Agri-tech start-ups critical to India’s future economy: Dr Jitendra Singh

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Union Minister of State (IC) Ministry of Science and Technology; Minister of State (IC) Ministry of Earth Sciences; The Ministry of Health in the Prime Minister’s Office and the Ministry of Personnel, Public Claims and Pensions, said Dr Jitendra Singh: “Agri-tech start-ups are critical for India’s future economy.

Addressing a conclave with exhibition on agri-tech and food technology in the royal city of Mysuru, Dr Jitendra Singh said that a new wave of agri-tech startups has emerged in India over the past few years due to a favorable political environment. provided by the Modi government to address problems in Indian agriculture such as supply chain management, use of outdated equipment, inadequate infrastructure and farmers’ inability to easily access a wider range of markets. The Minister noted with satisfaction that young entrepreneurs are now leaving their jobs in IT sectors and multinationals to create their own startups and these young entrepreneurs are now beginning to realize the fact that investing in agriculture is one of the very few safe and profitable companies.

Dr Jitendra Singh said, “Agritech startups offer innovative ideas and affordable solutions to a number of challenges faced along the agricultural value chain and this has the potential to change the face of the Indian agricultural sector and eventually increase farmers’ incomes. He said these budding startups and entrepreneurs have become the missing link between farmers, input dealers, wholesalers, retailers and consumers, connecting them to each other and providing strong business links and quality products. quality on time.

Dr. Jitendra Singh said that the third edition of “TechBharat” themed “Transforming India’s FoodTech, AgriTech & Agronomic landscape” is timely as agriculture is one of the important pillars of the economy Indian since 54% of the Indian population depends directly on agriculture and it represents about 19(21) percent of the GDP. He said that although agriculture in India has seen steady growth over the past few years, little has been done to encourage young, fresh and unique innovative ideas in the sector.

Dr. Jitendra Singh strongly advocated the use of modern and new technologies in the agricultural sector and pointed out that countries like Israel, China and the United States have transformed several agricultural practices in their countries through the use of technology. He said these countries have demonstrated that an assortment of technologies such as hybrid seeds, precision farming, big data analytics, artificial intelligence, geolocation and satellite monitoring, mobile apps and Farm management software can be applied to every stage of the farming process to increase productivity. and farm income.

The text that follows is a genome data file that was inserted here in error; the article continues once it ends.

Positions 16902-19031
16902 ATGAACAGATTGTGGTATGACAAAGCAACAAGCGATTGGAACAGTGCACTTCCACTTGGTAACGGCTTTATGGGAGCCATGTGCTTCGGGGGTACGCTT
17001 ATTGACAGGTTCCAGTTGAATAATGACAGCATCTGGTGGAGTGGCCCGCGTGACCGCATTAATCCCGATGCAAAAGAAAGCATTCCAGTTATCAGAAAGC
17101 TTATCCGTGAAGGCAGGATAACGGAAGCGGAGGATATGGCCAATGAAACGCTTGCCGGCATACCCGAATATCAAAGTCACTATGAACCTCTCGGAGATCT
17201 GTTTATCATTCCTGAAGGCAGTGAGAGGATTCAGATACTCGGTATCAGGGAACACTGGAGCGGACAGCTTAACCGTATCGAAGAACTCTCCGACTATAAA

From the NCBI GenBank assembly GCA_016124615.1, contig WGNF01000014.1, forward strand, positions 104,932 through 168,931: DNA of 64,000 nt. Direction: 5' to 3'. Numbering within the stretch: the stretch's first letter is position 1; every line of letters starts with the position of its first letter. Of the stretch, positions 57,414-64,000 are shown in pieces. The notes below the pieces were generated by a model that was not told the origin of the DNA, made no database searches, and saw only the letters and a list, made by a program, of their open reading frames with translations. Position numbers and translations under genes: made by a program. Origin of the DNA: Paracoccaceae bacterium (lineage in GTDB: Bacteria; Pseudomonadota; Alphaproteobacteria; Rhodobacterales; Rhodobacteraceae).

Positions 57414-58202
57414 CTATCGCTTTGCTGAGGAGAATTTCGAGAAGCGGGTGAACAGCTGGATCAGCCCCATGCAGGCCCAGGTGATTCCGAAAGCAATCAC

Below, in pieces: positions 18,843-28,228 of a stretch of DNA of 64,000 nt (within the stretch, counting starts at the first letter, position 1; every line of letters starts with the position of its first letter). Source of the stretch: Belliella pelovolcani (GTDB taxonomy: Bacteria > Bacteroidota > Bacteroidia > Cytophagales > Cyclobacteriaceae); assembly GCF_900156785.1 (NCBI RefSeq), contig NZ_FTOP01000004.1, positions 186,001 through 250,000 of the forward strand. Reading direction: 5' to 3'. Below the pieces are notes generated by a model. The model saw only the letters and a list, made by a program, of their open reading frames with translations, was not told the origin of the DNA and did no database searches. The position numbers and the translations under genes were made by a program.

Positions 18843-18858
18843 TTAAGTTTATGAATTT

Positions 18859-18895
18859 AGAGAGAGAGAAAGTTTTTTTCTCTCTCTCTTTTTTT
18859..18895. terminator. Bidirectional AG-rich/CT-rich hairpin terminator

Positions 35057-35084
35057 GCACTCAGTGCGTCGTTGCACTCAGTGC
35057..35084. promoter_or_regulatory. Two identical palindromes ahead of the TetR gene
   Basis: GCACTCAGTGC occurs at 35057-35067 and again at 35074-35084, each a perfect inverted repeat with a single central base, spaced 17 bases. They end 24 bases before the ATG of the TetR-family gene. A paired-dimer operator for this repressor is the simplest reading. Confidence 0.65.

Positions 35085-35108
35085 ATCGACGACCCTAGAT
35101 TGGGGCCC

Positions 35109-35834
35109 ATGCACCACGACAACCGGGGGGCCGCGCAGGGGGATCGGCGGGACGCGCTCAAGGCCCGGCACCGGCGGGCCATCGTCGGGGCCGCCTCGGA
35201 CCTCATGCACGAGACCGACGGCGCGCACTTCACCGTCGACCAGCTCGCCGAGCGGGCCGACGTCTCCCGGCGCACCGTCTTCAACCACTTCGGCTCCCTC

Dr. Jitendra Singh informed that Prime Minister Narendra Modi launched 100 Made in India agricultural drones across the country in February this year which carried out agricultural operations in unique simultaneous flights. He also referred to budget speech by Union Finance Minister Nirmala Sitharaman in which she said the use of “Kisan drones” will be promoted for crop assessment, digitization of records land, spraying with insecticides and nutrients. The minister added that drones can also be used to assess the health of any vegetation or crop, areas of the field inflicted by weeds, infections and pests and based on this assessment, the exact amounts of chemicals. necessary to control these infestations can be applied, thus optimizing the overall cost for the farmer.

Dr. Jitendra Singh pointed out that India’s agricultural space holds huge potential for technology adoption given the size of the population involved there. According to him, AgriTech is nothing but the application of modern technologies to the agricultural sector with a view to improving products, efficiency and incomes. The concept extends to all applications, practices, products and services that improve any aspect of the agricultural process, whether it is an input function or the received output, he said. added.

The minister said that many agri-tech startups in India are mainly in the segment of the market where e-commerce companies provide fresh and organic fruits and vegetables purchased directly from farmers, but recently many startups have been offering innovative and sustainable solutions to farmers’ problems. He said startups are now providing solutions such as biogas plants, solar-powered cold stores, fencing and water pumps, weather forecasting, sprayers, seeders and vertical farming, which is sure to come. increase farmers’ incomes.

In his closing remarks, Dr Jitendra Singh said he was rather optimistic that the upsurge in internet usage, increasing smartphone penetration, emergence of startups and various government initiatives in rural areas facilitate the rapid adoption of technologies in the agricultural sector. He said the technological solutions for most problems in agriculture are present, but the challenge is that these solutions reach every farmer on a larger scale and not just one farmer. Now is the time for us to embrace the technology in this crucial sector of our economy and at a large scale, so that agriculture and the farming community will benefit and in turn, the Indian economy will also grow rapidly, added The Minister.

Dr GR Chintala, Chairman, National Bank for Agriculture and Rural Development (NABARD), Dr Sridevi Annapurna Singh; Director, CSIR-Central Food Technological Research Institute (CFTRI), Mysuru, Shri Mahesh Shenoy, President, Laghu Udyog Bharati- Mysuru Vibhag, Shri Rajappa, Secretary, Laghu Udyog Bharati- Mysuru Vibhag and many senior officials, delegates and guests joined the program at the CSIR-CFTRI campus, Mysuru.

(With GDP entries)

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